China, Hong Kong stocks mixed on COVID easing hopes, weakening PMI data


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HONG KONG — China stocks move higher in a choppy session on Wednesday, while Hong Kong shares were mixed, as investors clung to hopes that China will soon reopen its economy, despite rising COVID cases.

The reopening hopes partially offset worse-than-expected factory and service activity data.

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China’s blue-chip CSI 300 Index rose 0.28%, while the Shanghai Composite Index was up 0.21%.

Hong Kong’s Hang Seng Index was up 0.22%, while the Hang Seng China Enterprises Index was off 0.06%.

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China’s factory activity contracted at a faster pace in November, an official survey showed on Wednesday, weighed down by COVID-19 curbs and softening global demand.

The official manufacturing purchasing managers’ index (PMI) stood at 48.0 against 49.2 in October, the lowest reading in seven months

“Economic activities will likely weaken further in December and the first quarter,” said Zhiwei Zhang, president and chief economist at Pinpoint Asset Management.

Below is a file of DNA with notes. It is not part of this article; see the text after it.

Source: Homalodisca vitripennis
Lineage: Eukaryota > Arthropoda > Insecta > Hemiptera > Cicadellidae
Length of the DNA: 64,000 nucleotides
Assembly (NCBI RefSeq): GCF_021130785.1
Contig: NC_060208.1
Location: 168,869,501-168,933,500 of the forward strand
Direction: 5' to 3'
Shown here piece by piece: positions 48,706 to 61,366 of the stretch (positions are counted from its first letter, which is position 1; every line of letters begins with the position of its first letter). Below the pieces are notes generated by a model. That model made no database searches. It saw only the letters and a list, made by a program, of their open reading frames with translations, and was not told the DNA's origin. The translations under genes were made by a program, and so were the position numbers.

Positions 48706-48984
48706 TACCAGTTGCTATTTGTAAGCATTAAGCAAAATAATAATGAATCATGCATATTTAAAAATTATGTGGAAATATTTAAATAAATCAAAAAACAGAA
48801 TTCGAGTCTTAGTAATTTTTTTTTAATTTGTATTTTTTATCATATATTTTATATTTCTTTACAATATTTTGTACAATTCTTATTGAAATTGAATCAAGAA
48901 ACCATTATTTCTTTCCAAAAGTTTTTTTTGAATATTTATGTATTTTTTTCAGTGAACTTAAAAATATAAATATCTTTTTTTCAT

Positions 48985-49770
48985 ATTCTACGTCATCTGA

“Nonetheless the market sentiment is improving as investors look through the weak economic data in the short term. The key question on investors’ minds is how long this reopening process will take.”

In China, auto stocks led the gains due to strong October sales figures despite the COVID impact, and market expectations on further car purchase tax cut benefits.

The CSI all share automobiles index surged 6.4% and new energy vehicles were up 2.2%.

In Hong Kong, Geely Auto rallied 8%, tech firms were flat and Hong Kong-listed mainland properties dropped 2.2%.

HSBC Holdings’ Hong Kong-listed shares climbed 1.7% as the bank has agreed to sell its business in Canada to Royal Bank of Canada for C$13.5 billion ($10 billion) in cash, paving the way for a potential bumper payout for shareholders later down the line. (Reporting by Summer Zhen; Editing by Savio D’Souza)


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